Steeped in tradition whilst embracing modernity, the last
Himalayan kingdom of Bhutan is a land like no other. It is home to many Himalayan
peaks such as Chomolhari /Jomohari, (7,326m), Jitchu Drake (6.970m), Masang
Kang (7,194m) and Gangkar Punsum (7,541m).
Bhutan, a Buddhist kingdom on the Himalayas’ eastern edge, is known for its monasteries, fortresses (or dzongs) and dramatic landscapes that range from subtropical plains to steep mountains and valleys. In the High Himalayas, peaks such as 7,326m Jomolhari are popular trekking destinations. Paro Taktsang monastery (also known as Tiger’s Nest) clings to cliffs above the forested Paro Valley.
Whether you are looking for a day hike or an extended and strenuous 31 day trek, Bhutan has it all. It offers pristine azure blue mountain lakes, imposing hanging glaciers, stunning valleys and some of the world’s most endangered species of the Himalayas.
There are a few different treks in the Kingdom of Bhutan so it really depends on the level of difficulty and time involved. Bhutan has trekking routes including several variations of the epic 28 day Lunana Snowman trek which traverses northern Bhutan along the border with Tibet. It
covers 356km and crosses eight Himalayan mountain passes. There is also the Chomalhari / Jomolhari Base Camp Trek , the Jomolhari loop, the Laya Gasa, Dhagala Lakes trek and the Druk Path, which are shorter itineraries starting on the same trail as the Snowman trek.
We have listed a few options here but can arrange any trek or tour in Bhutan.
If you wish to read some frequently asked questions click here, or go here to read our blog posts.
This amazing six-day trek takes you high into the foothills of the
Himalayas, to an area where a multitude of crystal clear lakes shimmer
in the bright sunlight.
Located in the area of Thimphu and Paro, the Dagala Thousand Lakes Trek is one of the iconic trekking trails in Bhutan
The Jomalhari (Chomalhari) trek, is one of the most popular treks in Bhutan. This trek passes through fields
from Drukgyel Dzong into deep forested valleys, which gradually lead to high
Ranging in altitudes from 2500 to almost 5000m, the trek covers diverse
landscapes with the opportunities to see Mount Jomalhari from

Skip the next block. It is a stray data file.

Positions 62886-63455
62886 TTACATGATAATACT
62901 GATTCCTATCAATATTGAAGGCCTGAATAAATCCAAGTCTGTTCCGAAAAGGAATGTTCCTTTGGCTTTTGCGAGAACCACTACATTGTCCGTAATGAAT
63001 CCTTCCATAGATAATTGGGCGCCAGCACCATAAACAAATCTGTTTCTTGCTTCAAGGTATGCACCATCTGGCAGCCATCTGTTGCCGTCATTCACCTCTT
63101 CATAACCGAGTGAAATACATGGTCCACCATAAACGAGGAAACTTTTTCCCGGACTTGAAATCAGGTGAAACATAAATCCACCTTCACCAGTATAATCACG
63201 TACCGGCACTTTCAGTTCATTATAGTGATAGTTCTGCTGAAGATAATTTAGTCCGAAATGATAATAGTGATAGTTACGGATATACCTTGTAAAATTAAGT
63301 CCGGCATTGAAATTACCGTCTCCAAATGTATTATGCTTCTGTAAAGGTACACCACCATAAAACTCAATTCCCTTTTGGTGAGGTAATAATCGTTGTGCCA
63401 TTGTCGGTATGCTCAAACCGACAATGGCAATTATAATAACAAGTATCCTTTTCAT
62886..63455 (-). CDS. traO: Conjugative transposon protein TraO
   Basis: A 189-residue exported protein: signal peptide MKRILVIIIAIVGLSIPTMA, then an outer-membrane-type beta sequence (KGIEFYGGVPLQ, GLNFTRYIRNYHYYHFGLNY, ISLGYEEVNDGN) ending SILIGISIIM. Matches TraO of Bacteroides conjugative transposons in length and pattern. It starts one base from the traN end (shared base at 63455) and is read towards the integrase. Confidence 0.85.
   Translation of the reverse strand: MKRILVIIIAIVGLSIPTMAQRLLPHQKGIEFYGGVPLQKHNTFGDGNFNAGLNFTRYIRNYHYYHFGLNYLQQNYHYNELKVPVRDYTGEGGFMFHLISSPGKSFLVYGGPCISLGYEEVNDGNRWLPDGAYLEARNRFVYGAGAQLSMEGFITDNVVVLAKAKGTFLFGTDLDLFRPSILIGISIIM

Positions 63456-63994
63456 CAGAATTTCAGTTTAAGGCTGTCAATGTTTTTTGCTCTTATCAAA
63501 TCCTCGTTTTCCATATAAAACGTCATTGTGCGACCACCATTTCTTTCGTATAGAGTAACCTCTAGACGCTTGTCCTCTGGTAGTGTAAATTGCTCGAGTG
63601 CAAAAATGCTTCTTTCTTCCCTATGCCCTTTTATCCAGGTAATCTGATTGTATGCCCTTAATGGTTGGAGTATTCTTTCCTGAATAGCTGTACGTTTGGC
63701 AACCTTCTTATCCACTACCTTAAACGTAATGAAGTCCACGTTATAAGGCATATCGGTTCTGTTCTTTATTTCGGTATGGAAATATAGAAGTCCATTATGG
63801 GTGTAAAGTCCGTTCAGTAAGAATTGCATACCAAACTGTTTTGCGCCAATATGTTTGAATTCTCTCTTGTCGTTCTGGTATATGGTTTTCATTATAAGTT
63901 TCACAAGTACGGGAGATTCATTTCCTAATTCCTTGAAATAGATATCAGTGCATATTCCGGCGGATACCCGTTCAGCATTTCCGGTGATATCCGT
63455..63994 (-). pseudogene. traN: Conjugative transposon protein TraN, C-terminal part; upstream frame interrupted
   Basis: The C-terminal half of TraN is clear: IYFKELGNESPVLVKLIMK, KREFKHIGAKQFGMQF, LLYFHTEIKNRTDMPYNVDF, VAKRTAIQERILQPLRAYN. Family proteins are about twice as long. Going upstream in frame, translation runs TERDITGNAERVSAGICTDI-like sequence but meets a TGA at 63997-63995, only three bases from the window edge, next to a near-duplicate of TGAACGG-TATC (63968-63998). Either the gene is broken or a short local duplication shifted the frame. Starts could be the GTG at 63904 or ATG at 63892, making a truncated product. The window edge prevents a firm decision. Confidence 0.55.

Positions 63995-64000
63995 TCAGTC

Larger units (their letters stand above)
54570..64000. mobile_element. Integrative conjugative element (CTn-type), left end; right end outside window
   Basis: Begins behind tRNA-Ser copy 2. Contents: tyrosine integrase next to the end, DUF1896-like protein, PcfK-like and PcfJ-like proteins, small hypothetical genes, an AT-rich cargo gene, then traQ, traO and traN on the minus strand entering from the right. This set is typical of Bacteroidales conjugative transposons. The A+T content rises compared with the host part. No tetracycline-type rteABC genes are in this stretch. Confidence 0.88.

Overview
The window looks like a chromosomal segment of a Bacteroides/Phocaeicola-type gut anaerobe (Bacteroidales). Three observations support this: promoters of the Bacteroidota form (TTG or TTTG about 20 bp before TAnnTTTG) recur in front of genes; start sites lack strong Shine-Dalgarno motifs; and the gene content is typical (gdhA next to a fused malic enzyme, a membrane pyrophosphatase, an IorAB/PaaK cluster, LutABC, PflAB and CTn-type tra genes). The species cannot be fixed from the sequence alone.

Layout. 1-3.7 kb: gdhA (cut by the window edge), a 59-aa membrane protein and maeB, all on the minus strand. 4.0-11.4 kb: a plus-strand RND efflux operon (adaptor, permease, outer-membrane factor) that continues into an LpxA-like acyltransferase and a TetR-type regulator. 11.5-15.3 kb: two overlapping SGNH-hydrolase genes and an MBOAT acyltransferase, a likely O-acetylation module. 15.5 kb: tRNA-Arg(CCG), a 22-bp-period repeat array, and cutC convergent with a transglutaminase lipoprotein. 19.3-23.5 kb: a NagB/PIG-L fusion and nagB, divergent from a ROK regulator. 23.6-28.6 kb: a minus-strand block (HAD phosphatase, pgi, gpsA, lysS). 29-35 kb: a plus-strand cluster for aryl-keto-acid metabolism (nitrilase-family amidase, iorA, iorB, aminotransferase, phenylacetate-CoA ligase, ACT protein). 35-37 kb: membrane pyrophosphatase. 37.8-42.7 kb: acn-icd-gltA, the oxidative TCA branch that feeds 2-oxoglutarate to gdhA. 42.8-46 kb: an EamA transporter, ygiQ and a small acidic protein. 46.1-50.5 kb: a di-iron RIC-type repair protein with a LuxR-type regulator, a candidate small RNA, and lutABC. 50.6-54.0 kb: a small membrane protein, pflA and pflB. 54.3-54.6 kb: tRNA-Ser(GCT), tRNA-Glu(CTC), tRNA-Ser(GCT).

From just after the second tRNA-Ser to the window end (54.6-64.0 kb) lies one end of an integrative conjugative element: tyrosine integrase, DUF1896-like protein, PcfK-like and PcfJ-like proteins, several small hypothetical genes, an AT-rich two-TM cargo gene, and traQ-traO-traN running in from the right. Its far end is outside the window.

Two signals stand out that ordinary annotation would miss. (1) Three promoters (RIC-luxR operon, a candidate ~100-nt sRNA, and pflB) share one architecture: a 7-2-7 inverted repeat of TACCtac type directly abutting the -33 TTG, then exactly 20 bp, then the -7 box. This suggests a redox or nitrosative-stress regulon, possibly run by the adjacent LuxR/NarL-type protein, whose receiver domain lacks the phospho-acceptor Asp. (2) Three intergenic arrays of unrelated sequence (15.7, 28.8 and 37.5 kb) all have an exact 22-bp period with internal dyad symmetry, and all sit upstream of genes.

Chomalhari Base Camp.
Bhutan is nestled in between India and the Tibetan region of China. Bhutan was known as ‘Land of the Thunder Dragon’ is one of the most beautiful destinations in the world, and often also referred as the last Shangri-la.
Yes a visa for Bhutan is required for every foreign traveler and has to be processed by a local tour operator, as no foreign embassy abroad grants tourist visas. The visa cost is currently $40 and your passport must be valid for at least 6 months after you leave Bhutan.
Tap water is not safe to drink so you would need to buy mineral water which is readily available. Mineral water is readily available throughout the country. While on trek the guides will ensure that the water is boiled.
As a traveller from USA, Canada, Australia, New Zealand you will need an adaptor for types C, E, F, D, M, G. As a traveller from England you will need an adaptor for types C, E, F, D, M. As a traveller from South Africa you will need an adaptor for types C, E, F, G.
The best to come to Bhutan for trekking is in the spring, from March to May, or the autumn, from September to November. Skies are clear and bright, the sun is usually shining, and the temperature is warm, though sometimes a little chilly in the evenings.
Summer, from June to August, is the monsoon season in Bhutan, and while the rain mostly falls at night or in the evenings, there are times when it can rain all day long.
These two treks are different. the Jomolhari Loop Trek is called a “loop” trek, because the trek heads out to Jangothang and then comes back to Gunitsawa Village following a slightly different route that you went up on returning instead via Thongbu. The loop trek from Gunitsawa Village to Jangothang and back takes around seven days, and covers a distance of around 82 kilometers, or around 50 miles. By comparison the base camp trek is longer and also at higher altitude as it includes two high passes.
All meals on trek are prepared for by the support team. We can also cater for vegetarian and any other ditary requirements.
Bhutan has ‘High Value, Low Impact’ tourism policy to preserve its cultural heritages and environment. Thus, with a high rate, it welcomes responsible travelers and few visitors. The policy is built on a daily “visa” fee of US$250 during the high season (which runs March to May and September to November), and US$200 during the low season (all other months). The amount sounds alarming, but is actually a minimum spending requirement that includes meals, three-star (minimum) accommodations in city hotels or countryside resorts, land transport, and guide service for every day spent in the country.